Exploring the relationship between interest rates and defeasance penalties

jonathan hipp

It’s not often that we hear talk of rising interest rates accompanied by good news. But when we come to the subject of defeasance bonds, we break this trend. To put it succinctly, the possibility of rising rates has the potential to minimize or even eliminate the costs associated with defeasance.

First, let’s eliminate some definitions. For those who may not have run into a forfeiture before, this essentially represents funds set aside to cover a borrower’s loan costs. Dealing with these costs is arguably one of the main obstacles to bringing assets to market, due to the reluctance of the buyer or seller to pay a penalty that did not make economic sense. In fact, in our shop, we are currently working on a number of net leases where the potential for rising interest rates could eliminate the $15 million upside defeasance payments.

To state the obvious, there are, of course, advantages to defeasance. These include a simpler accounting framework (a real boon in an environment already made more complicated by recent accounting changes imposed by the Financial Accounting Standards Board) and a reduced risk of prepayment penalties.

But these advantages are offset by what is in itself a complex structure, requiring the input of accountants and lawyers and the need for the borrower to have sufficient capital available to cover the cost of the collateral released. For this reason, we strongly recommend that you do not tread the waters of defeasance without consulting an experienced advisor.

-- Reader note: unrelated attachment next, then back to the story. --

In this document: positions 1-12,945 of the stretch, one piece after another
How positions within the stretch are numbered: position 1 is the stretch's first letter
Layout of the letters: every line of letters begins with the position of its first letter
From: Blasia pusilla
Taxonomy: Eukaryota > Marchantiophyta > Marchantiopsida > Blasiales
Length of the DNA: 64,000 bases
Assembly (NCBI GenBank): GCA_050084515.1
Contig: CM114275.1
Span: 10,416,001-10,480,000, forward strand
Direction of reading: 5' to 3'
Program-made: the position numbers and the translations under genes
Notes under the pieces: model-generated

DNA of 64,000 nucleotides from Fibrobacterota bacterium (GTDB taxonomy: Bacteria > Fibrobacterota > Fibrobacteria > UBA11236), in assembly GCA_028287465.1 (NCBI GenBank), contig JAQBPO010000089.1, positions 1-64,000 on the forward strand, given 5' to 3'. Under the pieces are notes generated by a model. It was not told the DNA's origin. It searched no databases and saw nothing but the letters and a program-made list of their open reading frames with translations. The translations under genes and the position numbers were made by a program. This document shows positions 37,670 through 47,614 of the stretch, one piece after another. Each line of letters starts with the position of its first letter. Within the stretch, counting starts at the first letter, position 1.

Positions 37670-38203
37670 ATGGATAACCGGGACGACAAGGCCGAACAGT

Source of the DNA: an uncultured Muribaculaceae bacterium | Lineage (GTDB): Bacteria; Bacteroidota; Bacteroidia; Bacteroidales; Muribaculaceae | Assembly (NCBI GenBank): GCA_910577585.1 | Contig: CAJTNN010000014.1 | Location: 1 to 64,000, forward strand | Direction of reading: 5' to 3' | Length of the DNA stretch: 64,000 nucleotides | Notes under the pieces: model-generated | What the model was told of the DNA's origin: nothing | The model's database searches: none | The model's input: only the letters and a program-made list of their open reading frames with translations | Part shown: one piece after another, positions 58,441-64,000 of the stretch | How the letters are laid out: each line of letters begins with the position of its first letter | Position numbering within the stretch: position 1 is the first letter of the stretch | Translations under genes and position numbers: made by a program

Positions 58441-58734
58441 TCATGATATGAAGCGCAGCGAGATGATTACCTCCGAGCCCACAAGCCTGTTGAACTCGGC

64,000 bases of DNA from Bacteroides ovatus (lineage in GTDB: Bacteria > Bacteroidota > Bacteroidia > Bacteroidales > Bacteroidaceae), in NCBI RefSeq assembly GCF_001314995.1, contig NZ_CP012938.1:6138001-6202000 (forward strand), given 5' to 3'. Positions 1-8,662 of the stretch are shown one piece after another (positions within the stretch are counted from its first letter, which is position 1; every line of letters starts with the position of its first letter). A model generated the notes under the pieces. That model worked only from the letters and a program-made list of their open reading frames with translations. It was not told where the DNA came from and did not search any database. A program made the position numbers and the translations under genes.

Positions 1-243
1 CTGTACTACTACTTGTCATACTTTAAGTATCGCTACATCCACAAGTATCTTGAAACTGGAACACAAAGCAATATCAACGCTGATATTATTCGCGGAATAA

When Interest Rates Rise

Simply put, when interest rates go down, cancellation costs go up, and when rates go up, borrowers enjoy lower cancellation penalties. It therefore makes sense that many borrowers are taking advantage of this situation to market assets they previously held back.

This last point is essential because owners will have more incentive to put more assets on the market rather than suffer a costly refi. Thus, interest rate conditions create a market-wide win/win.

This scenario is confirmed by the current inflationary period, when average 30-year fixed interest rates are hovering around 3.7%, which one of our sources calls “the highest average since May 2019”. All signs point to a continuation of this trend for the foreseeable future. This is especially true in times of international distress, such as the one we are currently experiencing with the Ukraine crisis.

Speaking for ourselves, another 33 basis point hike will virtually wipe out the defeasance penalty on the aforementioned trades. More generally, it is clear that unlocking more potential assets for sale will be good for all investors. Isn’t it a nice change of pace to have a reason to celebrate rising interest rates?

Jonathan Hipp is head of the US Net Lease group at Avison Young.

Leslie M. Gill